A state legislator who publicly called into question whether it was truly supporters of the president who stormed the U.S. Capitol Jan. 6 now acknowledges that most of the people who have been …
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A state legislator who publicly called into question whether it was truly supporters of the president who stormed the U.S. Capitol Jan. 6 now acknowledges that most of the people who have been arrested for the crime were in fact supporters of Donald Trump.
“I was surprised and disappointed," state Rep. Mark Baisley, R-Roxborough Park, said during a Jan. 15 interview with Colorado Community Media. "But it turns out most of the people who have been arrested (were) supporters of Trump.”
Baisley’s original statements, posted to Facebook the day of the insurrection, asserted that the actions seen at the Capitol appeared to match those of the far-left, anti-fascist movement Antifa, rather than “Trump patriots.” This theory, for which no credible evidence has been presented, took hold with many Trump supporters in the days following the insurrection.
“It does not make any sense to me that Trump patriots would storm the U.S. Capitol to interrupt a congressional challenge to the electoral college results,” Baisley wrote at the time. “I hope that many arrests are made and identities of the sponsors revealed.”
Baisley represents House District 39, which encompasses Teller County and much of unincorporated Douglas County, including part of Highlands Ranch.
Shortly after he posted the statement, a screenshot of it was shared by a 9News reporter and an outpouring of critical comments followed, with several people voicing interest in a recall attempt.
Darien Wilson, former Democratic candidate for commissioner in Douglas County, was one of the people to respond to Baisley’s comments, calling him a “conspiracy theorist.”
"I would like to see our elected officials remain neutral until there is evidence one way or the other," said Wilson, who is also one of Baisley's constituents, in an interview with Colorado Community Media. "I do appreciate Baisley’s backing-off, somewhat, of his initial statement."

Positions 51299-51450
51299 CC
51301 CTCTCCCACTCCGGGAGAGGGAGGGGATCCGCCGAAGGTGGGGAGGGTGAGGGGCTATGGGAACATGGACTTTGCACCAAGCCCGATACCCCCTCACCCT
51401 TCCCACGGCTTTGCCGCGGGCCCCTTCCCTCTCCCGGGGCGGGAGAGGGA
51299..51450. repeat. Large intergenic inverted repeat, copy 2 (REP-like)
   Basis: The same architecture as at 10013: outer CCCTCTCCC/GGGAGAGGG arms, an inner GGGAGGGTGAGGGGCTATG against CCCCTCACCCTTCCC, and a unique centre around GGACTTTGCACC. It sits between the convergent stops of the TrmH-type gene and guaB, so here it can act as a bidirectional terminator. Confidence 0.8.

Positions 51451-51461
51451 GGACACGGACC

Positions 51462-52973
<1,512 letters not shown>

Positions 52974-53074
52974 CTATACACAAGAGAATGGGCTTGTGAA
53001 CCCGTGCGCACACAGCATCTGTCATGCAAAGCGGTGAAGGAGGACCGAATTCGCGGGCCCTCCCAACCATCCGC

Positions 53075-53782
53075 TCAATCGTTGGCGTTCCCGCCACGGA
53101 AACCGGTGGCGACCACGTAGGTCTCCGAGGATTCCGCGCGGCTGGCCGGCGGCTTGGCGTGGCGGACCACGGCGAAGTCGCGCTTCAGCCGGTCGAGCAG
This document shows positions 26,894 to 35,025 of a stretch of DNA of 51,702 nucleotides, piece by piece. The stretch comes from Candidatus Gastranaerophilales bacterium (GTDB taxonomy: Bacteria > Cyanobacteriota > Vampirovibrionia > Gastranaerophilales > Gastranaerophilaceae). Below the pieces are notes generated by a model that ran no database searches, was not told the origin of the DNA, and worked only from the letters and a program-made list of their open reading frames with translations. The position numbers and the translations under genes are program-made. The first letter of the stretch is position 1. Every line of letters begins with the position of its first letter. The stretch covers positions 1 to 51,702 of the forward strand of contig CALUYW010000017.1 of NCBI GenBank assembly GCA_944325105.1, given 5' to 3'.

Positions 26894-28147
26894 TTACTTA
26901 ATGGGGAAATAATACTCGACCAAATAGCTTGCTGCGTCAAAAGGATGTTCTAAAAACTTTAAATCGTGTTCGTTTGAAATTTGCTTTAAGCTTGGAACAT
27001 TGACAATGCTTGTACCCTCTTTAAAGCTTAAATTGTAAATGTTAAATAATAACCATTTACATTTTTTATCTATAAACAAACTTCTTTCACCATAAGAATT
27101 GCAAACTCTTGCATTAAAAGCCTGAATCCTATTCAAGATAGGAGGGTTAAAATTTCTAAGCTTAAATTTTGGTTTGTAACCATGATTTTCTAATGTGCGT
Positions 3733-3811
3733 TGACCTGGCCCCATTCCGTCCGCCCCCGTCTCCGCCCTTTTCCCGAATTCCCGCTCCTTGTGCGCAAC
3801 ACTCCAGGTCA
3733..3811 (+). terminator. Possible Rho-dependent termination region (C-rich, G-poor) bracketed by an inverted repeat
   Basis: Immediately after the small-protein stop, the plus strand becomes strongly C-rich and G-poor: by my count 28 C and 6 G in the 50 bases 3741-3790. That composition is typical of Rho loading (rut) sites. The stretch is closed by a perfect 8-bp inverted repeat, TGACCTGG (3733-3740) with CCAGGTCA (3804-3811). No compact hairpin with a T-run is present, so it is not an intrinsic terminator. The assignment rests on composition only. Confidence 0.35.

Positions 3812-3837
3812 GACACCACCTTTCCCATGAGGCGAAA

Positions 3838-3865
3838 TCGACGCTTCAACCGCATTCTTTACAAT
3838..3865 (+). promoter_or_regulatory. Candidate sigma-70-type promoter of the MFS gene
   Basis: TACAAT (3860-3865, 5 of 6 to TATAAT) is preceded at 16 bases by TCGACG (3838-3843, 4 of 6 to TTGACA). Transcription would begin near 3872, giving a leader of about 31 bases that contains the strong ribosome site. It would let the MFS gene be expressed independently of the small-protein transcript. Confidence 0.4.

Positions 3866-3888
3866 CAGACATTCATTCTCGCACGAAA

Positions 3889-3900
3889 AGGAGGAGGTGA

The FBI and the minority leader of the U.S. House of Representatives, Republican Kevin McCarthy, have both released statements saying there has not been any evidence that those who stormed the Capitol were anything other than Trump supporters.
“Some say the riots were caused by Antifa — there is absolutely no evidence of that,” McCarthy said in a Jan. 13 hearing in the House. “And conservatives should be the first to say so.”
Baisley told Colorado Community Media he had not previously been aware of these statements.
“It still doesn’t make sense to me, but evidently the facts are showing that that was the case," he said.
Baisley went on to say he still believes there could be evidence of non-Trump supporters at the insurrection.
Baisley, who was elected in 2018 to represent the district, said he was surprised that his “benign observation” received so much attention.
“Why is it important what I believe?” he said.
In a follow-up post on Facebook Jan. 9, Baisley characterized his comments on the insurrection as “an open quandary rather than an assertion.” He went on to double-down on the claims that Antifa could be involved.
Both posts received hundreds of comments and interactions, many of which showed support and agreement with the idea.
Baisley said it’s likely that a lot of folks who already may have believed in this idea “took my comment as a validation.”
“But I don’t hate them for that,” he said. “Why would anybody hate someone for jumping to a reasonable conclusion?”
Baisley said he doesn’t believe that his comments contributed to the larger conspiracy theory that took hold in the country that there were bad actors dressed up as Trump supporters in the crowd that day.
“I gave my reaction, I did not advance an idea, I asserted no specific allegations,” he said.
He went on to say that the spread of misinformation can be dangerous, especially in the case of people believing that the recent election was rigged.
“If what people believe are simply conspiracy theories that don’t cause some real significant reaction, like insurrection, then so what?” he said. “But if they incite violence, incite people to go storm the Capitol, then obviously it does matter a lot.”
However, he said he doesn’t see how believing that Antifa followers were perpetrators at the Capitol insurrection could have a negative impact.
“I don’t think it’s dangerous that people would believe that Antifa … I don’t see that there’s any danger in people believing any theory about who it was that attacked the Capitol,” he said.
He said he was considering adding a new post clarifying these latest thoughts.
“I stand by what I said then, but I guess it probably would make sense. It probably is time for an update to that,” he said. “Now that I’ve got the perspective of nine or 10 days."
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